next: bring on more X-Men!

the end of the innocence

is this the final issue of Heroes for Hentai Hire?

getting involved in World War Hulk was much more than they bargained for, especially if it makes Shang Chi, who reeks of 'peaceful martial artist bar none', do this:

who cares about Humbug anyway? (the original Bug of the Micronauts and current player in Annihilation: Conquest is much more interesting) oh well, at least Shang still has Tarantula, right? right?

too bad it does end like this ... hey, wait, is it really the end? they canceled NextWave and now they're canceling this? c'mon, guys!

its been a long hard road since they started a new era.

speaking of World War Hulk, i didn't even know it ended until somebody made a (cough, cough) compilation ... damn, Bruce, what a way to go. hope you wake up when World War Skrull begins.

Heroes for Hire #15
Zeb Wells, Alvin Lee, Leonard Kirk, Ale Garza, James Cordeiro, Terry Pallot

Monday, November 19, 2007

tripping the force magnetic pt. 1

back in the '90s, i latched back into comics even though i didn't have the cash to get really serious about it. i think it was because my college years were a kind of sabbatical, thus i missed a lot of stuff. (Robin died! or maybe not.) but i guess the itch came back, everyone's favorite merry band of mutants were on animated form, and the rest is history.

missing out on reformation/splitting of the X-teams (Jim Lee crafting his legend, Chris Claremont bidding adieu), i landed right in the middle of the Fabian Nicieza/Scott Lobdell run, and the return of Magneto. say what you will about '90s comics then, but the X-crossovers, convoluted as they may be (thank you, Bob Harras), were major events not to be missed. in fact, the rest of the year became filler or stage setups for next summer (which has been more or less rectified these days, no?).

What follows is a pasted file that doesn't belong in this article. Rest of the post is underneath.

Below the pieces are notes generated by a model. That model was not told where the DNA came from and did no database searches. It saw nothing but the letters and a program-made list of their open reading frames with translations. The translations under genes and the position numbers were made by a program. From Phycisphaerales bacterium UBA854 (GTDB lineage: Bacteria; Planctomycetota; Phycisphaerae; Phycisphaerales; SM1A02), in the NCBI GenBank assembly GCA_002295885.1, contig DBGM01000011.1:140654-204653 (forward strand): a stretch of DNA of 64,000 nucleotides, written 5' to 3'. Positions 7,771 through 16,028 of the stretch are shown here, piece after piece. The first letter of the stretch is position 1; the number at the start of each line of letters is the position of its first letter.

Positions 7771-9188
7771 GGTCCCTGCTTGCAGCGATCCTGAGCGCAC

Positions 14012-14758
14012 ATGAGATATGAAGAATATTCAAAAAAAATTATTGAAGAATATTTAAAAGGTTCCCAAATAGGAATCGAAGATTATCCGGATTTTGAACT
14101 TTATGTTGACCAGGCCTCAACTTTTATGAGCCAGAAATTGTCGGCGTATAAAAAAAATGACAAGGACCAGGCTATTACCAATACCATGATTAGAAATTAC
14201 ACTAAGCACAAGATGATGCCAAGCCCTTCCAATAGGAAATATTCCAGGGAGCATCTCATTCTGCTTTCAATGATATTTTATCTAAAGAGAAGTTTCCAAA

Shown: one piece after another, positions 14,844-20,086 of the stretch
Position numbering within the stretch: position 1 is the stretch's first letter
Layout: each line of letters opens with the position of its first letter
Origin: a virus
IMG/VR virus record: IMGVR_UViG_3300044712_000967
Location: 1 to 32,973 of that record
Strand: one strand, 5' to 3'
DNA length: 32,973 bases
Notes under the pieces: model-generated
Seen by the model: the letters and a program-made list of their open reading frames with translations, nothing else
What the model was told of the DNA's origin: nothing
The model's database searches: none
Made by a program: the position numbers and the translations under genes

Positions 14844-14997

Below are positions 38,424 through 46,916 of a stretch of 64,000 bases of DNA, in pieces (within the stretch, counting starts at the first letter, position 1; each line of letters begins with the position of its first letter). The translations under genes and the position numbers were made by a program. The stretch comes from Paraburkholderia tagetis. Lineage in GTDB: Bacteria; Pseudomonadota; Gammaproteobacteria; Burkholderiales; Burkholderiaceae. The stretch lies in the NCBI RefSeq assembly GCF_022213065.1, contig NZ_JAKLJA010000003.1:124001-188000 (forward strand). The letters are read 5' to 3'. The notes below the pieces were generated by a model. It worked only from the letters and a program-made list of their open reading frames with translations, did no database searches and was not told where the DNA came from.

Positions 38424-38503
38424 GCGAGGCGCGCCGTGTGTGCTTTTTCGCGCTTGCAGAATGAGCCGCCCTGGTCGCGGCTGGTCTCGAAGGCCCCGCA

after Magneto's much-hyped demise in the first story arc of the adjectiveless X-Men, we learn that he's not really dead (ho-hum) and is back with a bigger bunch of losers called the Acolytes. the biggest loser of them all, the tastefully-named Fabian Cortez (sorry, Mr. Easterbrook), actually had the cojones to usurp Magneto's position and cause, and its just a matter of time before he gets found out. but in the meantime, he goes about his business, acting all high and mighty, ordering the other Acolytes about, and generally making a nuisance of himself.

Fatal Attractions
X-Factor #92 "The Man Who Wasn't There"
Scott Lobdell/Joe Quesada/J.M. DeMatteis/Al Milgrom

boasting a superb wraparound cover by current Marvel EEK Joe Q, with the requisite gimmicky enhanced hologram, #92 ushered the end of the first Peter David era (awwwww), and the start of the DeMatteis run. Quesada's trademark flowing/suspended hair and tiptoe stance is in full force here. but you can't deny the man can draw. if only he did a lot more of that these days.